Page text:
Sunday, August 31, 2014


     The definition of the word recognize according to the Merriam-Webster dictionary is to know and remember (someone or something) because of previous knowledge or experience. Some people are more recognizable than others. They may be more recognizable because we have seen them on television or because we have shared an experience with them before. Some people are recognizable because of their out-going, life of the party personality. Others may be recognizable because they have a distinct voice or accent. It's easy to recognize a soldier by his uniform, just as it is a police officer, a doctor, or a fireman. How do people recognize you? Maybe a better question to ask is how do people identify you?

     We live in a world where identity is often wrapped up in appearance, occupation, and personality. Yet there is a lot more to a person than their appearance, occupation, and personality. After all, who would want to be identified by only one or two traits? Yet we do it all the time when we try to describe one person to another. She's the blonde over there, he's the best doctor in town, she's the strong willed child in the family.  There are things that we don't reveal in the limited descriptions we give to identify others. The blonde is a blonde because she is a hair dresser who likes to experiment with color. The doctor is not only the best doctor in town, he is a devoted husband and father. That strong willed child is also the smartest most driven kid in school. Adding more words to our descriptions gives a more accurate identification and makes the person we are talking about more recognizable. 

     Some of us want to be recognizable. Perhaps it's because we want people to know who we are or we want to feel special. Maybe it's simply that we want to be noticed or feel set a part in some way that distinguishes us from others. There are those of us who prefer to blend in. We are perfectly content hanging out in the back of a room unnoticed and left alone with our thoughts. We don't care to be recognized. We have no desire to be set apart in some way that distinguishes us from others. We are already aware that we are different and that is why we hope to blend that others won't notice. Which one are you?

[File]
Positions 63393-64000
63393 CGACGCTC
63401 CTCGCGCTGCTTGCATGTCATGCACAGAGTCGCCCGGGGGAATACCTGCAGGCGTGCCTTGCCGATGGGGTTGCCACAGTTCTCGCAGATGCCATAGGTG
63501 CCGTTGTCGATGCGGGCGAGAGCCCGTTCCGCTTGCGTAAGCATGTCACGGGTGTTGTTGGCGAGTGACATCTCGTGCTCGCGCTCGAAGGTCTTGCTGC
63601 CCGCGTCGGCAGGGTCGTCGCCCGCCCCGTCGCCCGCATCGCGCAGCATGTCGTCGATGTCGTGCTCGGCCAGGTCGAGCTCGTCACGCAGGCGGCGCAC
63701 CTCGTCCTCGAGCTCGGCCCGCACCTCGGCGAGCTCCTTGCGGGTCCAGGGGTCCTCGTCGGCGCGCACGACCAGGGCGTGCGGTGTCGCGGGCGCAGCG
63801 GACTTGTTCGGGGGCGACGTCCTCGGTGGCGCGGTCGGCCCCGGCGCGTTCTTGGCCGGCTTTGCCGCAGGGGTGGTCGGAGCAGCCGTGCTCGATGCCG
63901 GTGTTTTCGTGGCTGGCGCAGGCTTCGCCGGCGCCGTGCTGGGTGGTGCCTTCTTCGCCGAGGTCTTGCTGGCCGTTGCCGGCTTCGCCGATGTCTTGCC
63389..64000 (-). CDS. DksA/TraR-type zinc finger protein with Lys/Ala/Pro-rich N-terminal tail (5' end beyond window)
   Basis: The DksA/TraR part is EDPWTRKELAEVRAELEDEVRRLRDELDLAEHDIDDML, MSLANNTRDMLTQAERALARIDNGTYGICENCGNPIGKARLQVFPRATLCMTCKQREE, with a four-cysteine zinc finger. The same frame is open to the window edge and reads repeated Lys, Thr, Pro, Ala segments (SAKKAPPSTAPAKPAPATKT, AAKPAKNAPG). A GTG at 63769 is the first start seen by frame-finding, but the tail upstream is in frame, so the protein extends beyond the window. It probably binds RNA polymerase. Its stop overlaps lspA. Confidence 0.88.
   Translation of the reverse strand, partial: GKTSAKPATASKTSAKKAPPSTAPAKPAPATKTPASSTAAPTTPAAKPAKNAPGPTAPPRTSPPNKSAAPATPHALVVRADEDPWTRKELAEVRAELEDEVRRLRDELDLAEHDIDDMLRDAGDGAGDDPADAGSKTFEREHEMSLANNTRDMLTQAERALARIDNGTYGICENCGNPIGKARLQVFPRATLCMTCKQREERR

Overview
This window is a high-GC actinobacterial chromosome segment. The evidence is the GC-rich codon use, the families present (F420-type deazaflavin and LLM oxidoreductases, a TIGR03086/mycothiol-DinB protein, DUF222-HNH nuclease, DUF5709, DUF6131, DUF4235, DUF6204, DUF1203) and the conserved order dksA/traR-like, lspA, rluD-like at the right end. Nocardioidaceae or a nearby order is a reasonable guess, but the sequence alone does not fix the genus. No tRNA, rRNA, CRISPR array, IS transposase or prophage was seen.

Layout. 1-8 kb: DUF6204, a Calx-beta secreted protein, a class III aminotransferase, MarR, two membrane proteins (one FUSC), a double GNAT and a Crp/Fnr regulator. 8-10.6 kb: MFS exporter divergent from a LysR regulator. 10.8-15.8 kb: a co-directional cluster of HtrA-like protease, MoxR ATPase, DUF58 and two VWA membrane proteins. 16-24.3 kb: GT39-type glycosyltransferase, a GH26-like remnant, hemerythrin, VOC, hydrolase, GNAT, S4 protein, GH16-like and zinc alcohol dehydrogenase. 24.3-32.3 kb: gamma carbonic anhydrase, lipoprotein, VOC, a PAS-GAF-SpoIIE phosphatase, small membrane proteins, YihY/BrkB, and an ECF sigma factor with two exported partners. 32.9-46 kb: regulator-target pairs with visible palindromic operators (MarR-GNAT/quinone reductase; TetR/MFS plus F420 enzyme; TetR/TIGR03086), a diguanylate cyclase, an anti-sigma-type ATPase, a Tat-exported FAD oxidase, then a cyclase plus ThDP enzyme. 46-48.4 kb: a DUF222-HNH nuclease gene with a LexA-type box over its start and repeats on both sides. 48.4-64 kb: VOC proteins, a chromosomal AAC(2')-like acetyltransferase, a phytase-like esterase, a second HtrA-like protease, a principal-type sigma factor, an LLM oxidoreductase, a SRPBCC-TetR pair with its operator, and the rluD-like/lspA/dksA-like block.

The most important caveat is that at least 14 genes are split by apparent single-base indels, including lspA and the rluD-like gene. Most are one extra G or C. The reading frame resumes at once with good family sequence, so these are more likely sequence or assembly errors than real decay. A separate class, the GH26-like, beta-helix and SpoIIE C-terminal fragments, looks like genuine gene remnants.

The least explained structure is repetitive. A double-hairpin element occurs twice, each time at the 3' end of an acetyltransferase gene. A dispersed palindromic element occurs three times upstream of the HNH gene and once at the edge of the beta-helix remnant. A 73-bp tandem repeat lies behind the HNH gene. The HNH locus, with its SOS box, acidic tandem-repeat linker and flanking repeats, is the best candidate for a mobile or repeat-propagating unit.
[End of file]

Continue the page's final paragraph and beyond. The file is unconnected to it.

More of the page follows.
I have been thinking a lot lately about two recognizable men that I read about in the book of Acts. In Acts chapter four Peter and John were thrown in jail by the religious leaders of their day for preaching Christ and proclaiming His resurrection from the dead. The religious leaders threw them in jail and then decided to question them. They asked "By what power, or in what name have you done this?" Then Peter was filled with the Holy Spirit and began to speak. In the course of his speech he said that it was by the name of Jesus Christ. This is not what has given me pause for reflection. This is merely Peter identifying himself with Christ. Verse thirteen is what caught me. It reads, "Now as they observed the confidence of Peter and John and understood that they were uneducated and untrained men, they were amazed, and began to recognize them as having been with Jesus."

     These religious leaders recognized Peter and John as having been with Jesus. They were the same religious leaders that were around when Jesus walked the earth. They had experienced Jesus for themselves. They were able to recognize Peter and John as having been with Jesus because of their confidence and their speech. Peter and John were no longer untrained and uneducated men, that was their former identity. Spending time with Jesus had changed them so much, that even after He had returned to be with the Father they were recognized as having been with Him.  They had a new identity. They had been identified with Christ.

     This segment of Scripture has me asking myself a few very important questions. Do others recognize Jesus when they spend time with me? Have I spent enough time in His presence that my identity has changed? There have been people in my own life that I have spent time with, who remind me so much of Jesus that I felt as though I was in His presence when I was spending time with them. He was so recognizable in their life that I could identify Him in every aspect. What about you? Do others recognize Jesus when they spend time with you?  Have you spent enough time in His presence that your identity has changed?

     Just as Peter and John were recognized as having been with Jesus, we must be also. We may be the only chance someone gets to experience Jesus. There is nothing else worth being recognized for and this is no time to try and blend in. Our world is breaking. People are hurting. They need Jesus. Will they recognize Him in you? Will they be able to identify you as someone who belongs to Him? Will spending time with you spark a desire in their heart to spend time with Him?